So this year, in an effort to keep me from straying too far, The Incumbent has booked a hotel which is not only a lot swisher and slicker than the hovels I’ve booked myself into in the past, but it’s also all-inclusive. For a goodly amount of Euros, the breakfast is inclusive. Drinks in the bar are included in the price. Even the mini bar in the room is all free, included in the price of the room ! It could be carnage. The chances of me wanting to leave and show the missus all the delights of Amsterdam on her first trip to the city are, at very best, minimal. A free bar and mini bar! Toblerone-me up!. If we get an upgrade to a suite we’ll have TWO to empty though, of course that may be a Fridge too Far.


Norton Your Nelly

The dreaded Eurovision Song contest will again soon be upon us. Once Terry Wigon decided he’d had enough of the block voting, any fun to be had pretty much disappeared. I freely admit to spending many a happy Saturday night each spring, chuckling away to the wit n wisdom of Terry as he ripped in to the acts, their costumes, and their dreadful, dreadful songs. For the past few years it has been presented on the BBC by Terry’s fellow Irishman and reluctant celebrity Graham Norton. Eurovision is a poor imitation of its former self.

We can thank the competition for ABBA, and rue the day it introduced the world to Riverdance and the morbidly offensive Michael Flately. The music has always been biblically average, the fashions tragic, and the judging makes FIFA or the IOC seem positively fair and above board. The Russia/Ukraine dynamic will be worth a watch at the very least this year. But none of this really ever mattered as Wogan was as cutting and funny on commentary as Norton isn’t. With the correct amount of Guinness, single malt whisky, chicken dansak and convivial company a Eurovision party was a great source of ironically camp mirth and merriment. And you could always run a book on the outcome while giggly along to Terry’s witty, if mildly xenophobic banter. Norton likes making himself laugh, which he does a lot, but laughing out of context is no real substitute for his predecessor’s class.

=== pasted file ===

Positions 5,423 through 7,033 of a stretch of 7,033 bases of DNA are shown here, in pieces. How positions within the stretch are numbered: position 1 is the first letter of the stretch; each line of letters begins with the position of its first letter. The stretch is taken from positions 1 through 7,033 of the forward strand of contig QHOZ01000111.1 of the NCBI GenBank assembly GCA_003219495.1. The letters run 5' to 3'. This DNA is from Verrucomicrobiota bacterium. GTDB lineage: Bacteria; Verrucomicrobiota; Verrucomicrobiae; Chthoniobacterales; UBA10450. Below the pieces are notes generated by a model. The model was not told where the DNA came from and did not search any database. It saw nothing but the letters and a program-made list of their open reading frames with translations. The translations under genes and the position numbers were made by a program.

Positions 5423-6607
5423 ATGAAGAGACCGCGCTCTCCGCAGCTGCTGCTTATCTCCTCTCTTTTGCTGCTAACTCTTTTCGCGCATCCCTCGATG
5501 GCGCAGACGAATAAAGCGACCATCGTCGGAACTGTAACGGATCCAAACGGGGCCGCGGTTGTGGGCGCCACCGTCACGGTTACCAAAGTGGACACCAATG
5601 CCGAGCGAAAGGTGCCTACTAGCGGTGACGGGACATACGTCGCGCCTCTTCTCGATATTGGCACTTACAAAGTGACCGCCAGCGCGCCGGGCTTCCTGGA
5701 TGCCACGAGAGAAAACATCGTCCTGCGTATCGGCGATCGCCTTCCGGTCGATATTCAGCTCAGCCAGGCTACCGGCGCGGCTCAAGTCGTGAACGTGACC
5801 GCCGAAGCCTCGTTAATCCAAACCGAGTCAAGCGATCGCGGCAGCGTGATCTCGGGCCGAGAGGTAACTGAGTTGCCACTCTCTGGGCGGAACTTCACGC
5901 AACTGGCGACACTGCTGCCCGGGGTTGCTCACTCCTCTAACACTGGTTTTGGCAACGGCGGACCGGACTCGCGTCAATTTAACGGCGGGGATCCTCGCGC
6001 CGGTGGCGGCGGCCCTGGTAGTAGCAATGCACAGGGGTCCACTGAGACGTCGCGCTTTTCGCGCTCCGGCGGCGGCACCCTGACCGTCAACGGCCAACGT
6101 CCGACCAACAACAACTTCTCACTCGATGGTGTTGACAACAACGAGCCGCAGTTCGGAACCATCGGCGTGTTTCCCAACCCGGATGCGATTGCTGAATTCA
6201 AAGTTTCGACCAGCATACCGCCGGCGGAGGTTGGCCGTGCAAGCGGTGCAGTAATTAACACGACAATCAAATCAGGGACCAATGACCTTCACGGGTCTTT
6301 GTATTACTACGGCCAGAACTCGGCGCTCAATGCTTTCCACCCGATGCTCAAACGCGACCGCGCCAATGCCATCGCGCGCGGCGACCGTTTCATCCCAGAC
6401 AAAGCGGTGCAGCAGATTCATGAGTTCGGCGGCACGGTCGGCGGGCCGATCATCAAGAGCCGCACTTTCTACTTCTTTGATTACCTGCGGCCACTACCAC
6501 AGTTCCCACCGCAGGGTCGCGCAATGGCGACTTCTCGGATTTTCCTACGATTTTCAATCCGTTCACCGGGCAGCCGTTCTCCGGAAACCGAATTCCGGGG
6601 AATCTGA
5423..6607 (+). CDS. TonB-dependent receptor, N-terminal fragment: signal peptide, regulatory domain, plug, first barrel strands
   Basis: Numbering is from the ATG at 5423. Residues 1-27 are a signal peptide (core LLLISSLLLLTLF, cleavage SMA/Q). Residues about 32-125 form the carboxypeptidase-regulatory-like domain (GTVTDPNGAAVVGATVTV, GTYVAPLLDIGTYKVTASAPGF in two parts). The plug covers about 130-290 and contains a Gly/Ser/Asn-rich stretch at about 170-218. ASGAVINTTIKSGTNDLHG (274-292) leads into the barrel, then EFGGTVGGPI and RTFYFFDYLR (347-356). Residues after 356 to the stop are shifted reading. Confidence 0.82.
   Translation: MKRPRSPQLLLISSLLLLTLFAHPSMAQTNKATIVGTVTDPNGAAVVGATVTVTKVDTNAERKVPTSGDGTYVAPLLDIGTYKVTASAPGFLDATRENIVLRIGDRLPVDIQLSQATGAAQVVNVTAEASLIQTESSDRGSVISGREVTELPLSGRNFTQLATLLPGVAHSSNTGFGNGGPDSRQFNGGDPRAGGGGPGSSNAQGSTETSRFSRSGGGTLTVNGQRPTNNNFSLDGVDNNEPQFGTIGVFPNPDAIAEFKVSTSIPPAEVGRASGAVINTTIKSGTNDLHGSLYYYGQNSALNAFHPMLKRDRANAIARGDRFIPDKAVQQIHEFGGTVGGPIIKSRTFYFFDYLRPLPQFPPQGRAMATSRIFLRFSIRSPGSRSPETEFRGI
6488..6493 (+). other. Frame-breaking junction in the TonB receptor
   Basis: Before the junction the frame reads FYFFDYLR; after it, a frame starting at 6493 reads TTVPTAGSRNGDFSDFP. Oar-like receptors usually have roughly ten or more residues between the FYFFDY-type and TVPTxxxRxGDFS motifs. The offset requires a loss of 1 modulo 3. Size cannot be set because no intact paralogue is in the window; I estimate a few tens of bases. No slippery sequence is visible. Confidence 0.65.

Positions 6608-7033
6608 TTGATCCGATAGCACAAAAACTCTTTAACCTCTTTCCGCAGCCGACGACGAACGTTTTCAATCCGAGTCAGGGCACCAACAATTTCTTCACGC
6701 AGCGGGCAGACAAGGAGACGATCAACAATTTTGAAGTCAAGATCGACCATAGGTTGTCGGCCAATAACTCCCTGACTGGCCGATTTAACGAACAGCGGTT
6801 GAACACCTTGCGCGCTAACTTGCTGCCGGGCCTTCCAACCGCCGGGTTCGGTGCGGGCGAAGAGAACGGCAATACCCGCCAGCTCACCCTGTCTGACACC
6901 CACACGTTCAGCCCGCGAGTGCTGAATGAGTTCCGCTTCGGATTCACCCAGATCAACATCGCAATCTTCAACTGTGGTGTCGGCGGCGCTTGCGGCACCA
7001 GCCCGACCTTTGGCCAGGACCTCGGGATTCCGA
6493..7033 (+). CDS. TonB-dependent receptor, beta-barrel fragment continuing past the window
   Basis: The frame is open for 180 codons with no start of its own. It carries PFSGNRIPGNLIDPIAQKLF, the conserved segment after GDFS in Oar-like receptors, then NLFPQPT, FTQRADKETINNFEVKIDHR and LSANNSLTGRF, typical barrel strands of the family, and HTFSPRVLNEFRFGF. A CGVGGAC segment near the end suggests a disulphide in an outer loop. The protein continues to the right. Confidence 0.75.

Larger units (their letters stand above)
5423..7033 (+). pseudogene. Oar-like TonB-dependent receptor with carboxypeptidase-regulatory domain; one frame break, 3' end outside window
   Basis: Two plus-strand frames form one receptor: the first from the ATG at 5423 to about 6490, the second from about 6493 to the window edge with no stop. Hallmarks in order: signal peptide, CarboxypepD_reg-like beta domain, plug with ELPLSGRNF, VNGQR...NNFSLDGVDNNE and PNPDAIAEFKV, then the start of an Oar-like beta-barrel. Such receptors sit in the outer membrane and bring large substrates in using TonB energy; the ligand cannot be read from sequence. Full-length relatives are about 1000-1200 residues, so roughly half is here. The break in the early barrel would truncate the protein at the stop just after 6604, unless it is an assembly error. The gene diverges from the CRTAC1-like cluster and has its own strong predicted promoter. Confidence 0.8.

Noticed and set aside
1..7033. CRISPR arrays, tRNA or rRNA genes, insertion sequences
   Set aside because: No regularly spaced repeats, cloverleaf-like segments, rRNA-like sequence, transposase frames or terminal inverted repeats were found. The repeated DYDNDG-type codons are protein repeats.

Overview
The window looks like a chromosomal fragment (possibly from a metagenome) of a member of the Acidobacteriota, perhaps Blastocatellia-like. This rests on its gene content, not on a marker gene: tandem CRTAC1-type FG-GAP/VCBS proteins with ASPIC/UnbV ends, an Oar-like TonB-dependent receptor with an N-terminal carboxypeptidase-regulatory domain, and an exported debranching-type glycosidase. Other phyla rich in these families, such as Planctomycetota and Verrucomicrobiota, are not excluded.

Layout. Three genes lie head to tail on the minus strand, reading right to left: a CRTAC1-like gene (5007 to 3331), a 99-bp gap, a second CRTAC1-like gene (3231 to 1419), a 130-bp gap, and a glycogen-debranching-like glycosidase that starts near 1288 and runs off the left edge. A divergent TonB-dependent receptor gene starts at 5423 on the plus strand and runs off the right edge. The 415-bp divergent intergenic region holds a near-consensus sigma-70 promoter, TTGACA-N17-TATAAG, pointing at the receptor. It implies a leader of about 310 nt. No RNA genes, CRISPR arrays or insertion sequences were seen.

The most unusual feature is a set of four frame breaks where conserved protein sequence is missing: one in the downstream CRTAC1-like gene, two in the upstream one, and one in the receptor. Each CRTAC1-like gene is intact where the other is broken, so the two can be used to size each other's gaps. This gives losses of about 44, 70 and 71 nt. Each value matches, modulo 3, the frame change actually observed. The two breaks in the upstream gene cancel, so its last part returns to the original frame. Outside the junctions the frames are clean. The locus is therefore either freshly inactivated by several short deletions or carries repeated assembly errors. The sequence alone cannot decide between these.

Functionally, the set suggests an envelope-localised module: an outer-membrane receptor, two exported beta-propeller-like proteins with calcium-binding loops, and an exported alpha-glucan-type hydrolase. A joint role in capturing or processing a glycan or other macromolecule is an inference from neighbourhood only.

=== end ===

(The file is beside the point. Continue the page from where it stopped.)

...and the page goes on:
Of course to some sections of society it still is one the highlights of the year. The ESC is, rather unsurprisingly, hugely popular in within the gay community. A pal of mine (a confirmed batchelor) runs an extraordinarily popular blog dedicated to Eurovision, which tens and tens of thousands of people visit to find out everything they ever wanted or needed to know about the song contest. Now while I’m not suggesting that everyone who clicks onto that site catches the other bus (I just clicked on it for research purposes, honestly) it’s clear that there is a huge appetite out there for this mincing wince-fest.

The newly-admitted eastern European states have embraced the contest with their huge hairy arms as a chance to express themselves. Where once they only had the excitement of annual Soviet Bloc cabbage-throwing competitions or acid rain drinking contests, Eurovision has given them the chance to show the watching millions how their prog rock and endless folk ditties can compete with the worst that Europe has to offer.

Over in Ireland it’s as eagerly awaited as The World Cup, the Second Coming of the Lord, or the Third Cumming of a Catholic Priest. The Irish have had their share of success over the years (certainly more than they’ve had in soccer or rugby) and to win the contest sends yer average Dubliner into fits of orgasmic delight. Heaven only knows how Gay Irishmen react to a win. Kleenex and change of underwear all round, I would think.

So no, it won’t be on my must-view list this year, I’m afraid. I’m not Irish, I’m ball-breakingly hetrosexual, there’ll be no Sir Terrance W and no song this year (or any other) will ever match My Lovely Horse. They really should have entered it, you know.

Big it up for Channel 4 who won’t let me embed the Father Ted video, but you can see it here.